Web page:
Law enforcement, jail staff, judges, defense attorneys, family, friends, prosecutors, and mental health professionals can submit referrals to the Program Manager of the Veterans Court. The Program Manager will review the referral and ensure that any required criteria are met. The Program Manager will then conduct an initial interview with the candidate and will submit the application to the county District Attorney’s office for initial review. The District Attorney’s office reviews the application and either denies consent or agrees provisionally pending the results of a mental health evaluation.If the District Attorney’s office approves the application, the applicant is scheduled for a face-to-face interview with the Veterans Court treatment team, who will make the final decision for approval. If an applicant is approved by the Veterans Court treatment team, they will be scheduled to “plea into” Veterans Court, meaning the case will be transferred from the originating court into Veterans Court.

What will I have to do if my application is approved?


The Veterans Court Diversion Program is a 12 to 24-month program. The length of the program is determined based on the veteran’s specific needs and compliance with the program. Veterans will assist in developing their individualized treatment plan. A phase system is used to measure a veteran’s progress. There are three phases, and each phase has a particular focus. Treatment and program compliance are required for advancement to the next phase. Additionally, services for education, counseling, drug/alcohol monitoring, and other needs are provided by outside agencies. In addition to the Veterans Court Probation Officer, a Case Manager will monitor each veteran placed in the program. The Case Manager will work closely with the Program Manager and service providers. All veterans in the program are required to attend monthly compliance hearings, where the progress of each veteran is reviewed in open court. Both incentives and sanctions are used as methods of motivation. Upon successful completion of the program, the case(s) are dismissed (if allowed by law). If the veteran does not comply with the program requirements, the case(s) are remanded to the court of origin for continued prosecution.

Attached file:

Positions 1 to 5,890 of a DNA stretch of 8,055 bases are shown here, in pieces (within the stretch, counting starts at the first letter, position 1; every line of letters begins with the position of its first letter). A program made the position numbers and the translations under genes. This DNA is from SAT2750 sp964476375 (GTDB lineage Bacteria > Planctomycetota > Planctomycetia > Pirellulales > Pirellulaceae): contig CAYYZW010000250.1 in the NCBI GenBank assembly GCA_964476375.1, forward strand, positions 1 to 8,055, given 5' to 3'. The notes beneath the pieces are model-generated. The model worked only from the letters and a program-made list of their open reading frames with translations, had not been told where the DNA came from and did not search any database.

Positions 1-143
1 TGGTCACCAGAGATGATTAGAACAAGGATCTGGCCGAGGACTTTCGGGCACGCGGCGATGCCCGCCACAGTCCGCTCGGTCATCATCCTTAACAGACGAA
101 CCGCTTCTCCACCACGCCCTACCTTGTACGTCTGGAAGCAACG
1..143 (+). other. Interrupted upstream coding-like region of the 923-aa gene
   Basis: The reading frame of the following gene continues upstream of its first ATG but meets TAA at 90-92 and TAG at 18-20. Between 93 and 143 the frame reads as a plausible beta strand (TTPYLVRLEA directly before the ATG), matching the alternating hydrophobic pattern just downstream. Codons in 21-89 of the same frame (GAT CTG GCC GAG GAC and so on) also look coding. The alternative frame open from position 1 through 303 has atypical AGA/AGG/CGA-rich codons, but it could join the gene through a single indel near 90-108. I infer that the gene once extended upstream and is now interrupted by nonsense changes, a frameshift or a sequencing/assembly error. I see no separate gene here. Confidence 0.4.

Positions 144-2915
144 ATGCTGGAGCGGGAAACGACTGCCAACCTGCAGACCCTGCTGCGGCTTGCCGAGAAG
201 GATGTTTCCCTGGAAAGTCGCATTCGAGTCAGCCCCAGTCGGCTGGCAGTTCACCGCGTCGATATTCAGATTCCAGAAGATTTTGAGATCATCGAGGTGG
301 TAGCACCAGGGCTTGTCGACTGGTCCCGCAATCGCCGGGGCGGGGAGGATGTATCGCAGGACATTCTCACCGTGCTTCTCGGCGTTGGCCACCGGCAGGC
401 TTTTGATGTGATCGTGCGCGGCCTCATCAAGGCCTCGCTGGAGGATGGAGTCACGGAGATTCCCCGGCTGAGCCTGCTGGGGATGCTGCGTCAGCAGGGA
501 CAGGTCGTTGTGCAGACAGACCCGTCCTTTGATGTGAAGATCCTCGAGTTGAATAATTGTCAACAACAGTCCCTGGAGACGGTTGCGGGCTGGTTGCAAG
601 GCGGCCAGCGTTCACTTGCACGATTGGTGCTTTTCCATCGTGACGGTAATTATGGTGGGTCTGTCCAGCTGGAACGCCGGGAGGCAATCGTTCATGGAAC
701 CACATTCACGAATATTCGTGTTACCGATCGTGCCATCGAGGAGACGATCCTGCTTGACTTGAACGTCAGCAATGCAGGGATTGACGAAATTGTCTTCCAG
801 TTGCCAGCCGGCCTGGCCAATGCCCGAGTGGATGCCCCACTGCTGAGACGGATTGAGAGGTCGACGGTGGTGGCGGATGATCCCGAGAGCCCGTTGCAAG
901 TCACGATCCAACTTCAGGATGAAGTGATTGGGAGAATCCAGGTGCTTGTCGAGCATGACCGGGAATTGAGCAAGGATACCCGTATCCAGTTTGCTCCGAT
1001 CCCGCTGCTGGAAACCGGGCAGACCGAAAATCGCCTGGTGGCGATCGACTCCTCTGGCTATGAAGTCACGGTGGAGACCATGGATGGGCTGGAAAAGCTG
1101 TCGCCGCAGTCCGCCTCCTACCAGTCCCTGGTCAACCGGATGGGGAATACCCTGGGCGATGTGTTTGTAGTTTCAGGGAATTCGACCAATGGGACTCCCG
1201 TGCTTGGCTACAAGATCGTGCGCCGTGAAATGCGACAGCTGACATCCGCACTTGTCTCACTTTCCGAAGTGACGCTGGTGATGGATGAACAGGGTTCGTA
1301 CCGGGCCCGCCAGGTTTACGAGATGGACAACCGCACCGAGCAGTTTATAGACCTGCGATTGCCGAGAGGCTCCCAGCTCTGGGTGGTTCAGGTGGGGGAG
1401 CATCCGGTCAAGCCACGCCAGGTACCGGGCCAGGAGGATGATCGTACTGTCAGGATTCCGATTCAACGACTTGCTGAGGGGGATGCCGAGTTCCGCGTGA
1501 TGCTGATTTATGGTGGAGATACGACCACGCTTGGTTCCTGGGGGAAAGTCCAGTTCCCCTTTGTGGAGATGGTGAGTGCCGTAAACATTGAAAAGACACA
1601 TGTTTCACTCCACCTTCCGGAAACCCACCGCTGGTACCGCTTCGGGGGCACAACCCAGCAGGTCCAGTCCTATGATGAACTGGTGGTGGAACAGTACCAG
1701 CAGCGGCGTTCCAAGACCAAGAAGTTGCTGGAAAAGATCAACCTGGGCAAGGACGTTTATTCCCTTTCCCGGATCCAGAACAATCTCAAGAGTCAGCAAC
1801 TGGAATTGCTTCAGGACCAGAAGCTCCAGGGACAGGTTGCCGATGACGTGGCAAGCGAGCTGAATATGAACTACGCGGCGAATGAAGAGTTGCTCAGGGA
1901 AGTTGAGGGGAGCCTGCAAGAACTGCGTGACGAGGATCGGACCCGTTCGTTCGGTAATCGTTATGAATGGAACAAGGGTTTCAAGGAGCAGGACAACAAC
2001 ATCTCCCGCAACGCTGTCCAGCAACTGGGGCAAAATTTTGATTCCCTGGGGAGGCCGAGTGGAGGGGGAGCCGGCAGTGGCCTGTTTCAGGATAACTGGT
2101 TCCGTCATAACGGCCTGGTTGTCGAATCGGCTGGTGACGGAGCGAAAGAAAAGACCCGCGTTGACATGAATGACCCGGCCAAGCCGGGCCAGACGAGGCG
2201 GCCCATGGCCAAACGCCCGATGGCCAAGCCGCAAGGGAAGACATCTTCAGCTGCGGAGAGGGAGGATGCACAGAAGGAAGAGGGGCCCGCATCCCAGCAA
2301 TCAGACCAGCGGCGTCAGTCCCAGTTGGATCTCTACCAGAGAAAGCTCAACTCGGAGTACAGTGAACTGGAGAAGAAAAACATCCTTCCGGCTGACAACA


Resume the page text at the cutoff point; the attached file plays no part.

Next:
Is there a Veterans Court in the county where my case is pending?


The TEXVET website contains a complete list of Veteran Courts in Texas. However, if a veteran is charged with an offense in a county that does not operate a Veterans Court, the court in which the criminal case is pending may place the veteran in a Veterans Court program located in the county where the defendant works, resides, or in an adjacent county, provided that there is a program in that county and the veteran agrees to the placement.

Veterans Court offers a way for veterans to utilize the benefits and treatment they have earned. It connects Veterans with the tools they need to change their life. If you believe you qualify, Veterans Court can provide you with a second chance if you are willing to put in the work.

 

Sources:

[1] What’s At Stake, Justice for Vets, https://justiceforvets.org/whats-at-stake/ (last visited Feb. 1, 2023).

[2] Id.

[3] Id.

[4]Tex. Gov't Code Ann. § 124.002.

[5] TexVet, https://texvet.org/ (last visited Feb. 1, 2023).

[6] Tex. Gov't Code Ann. § 124.006.

[7]Thank you to Judge John Roach Jr., the presiding Judge of the North Texas Regional Veterans Court, which is the first regional Veterans Court in the United States. The effort that you and your team put in to help veterans is inspiring. Semper Fidelis.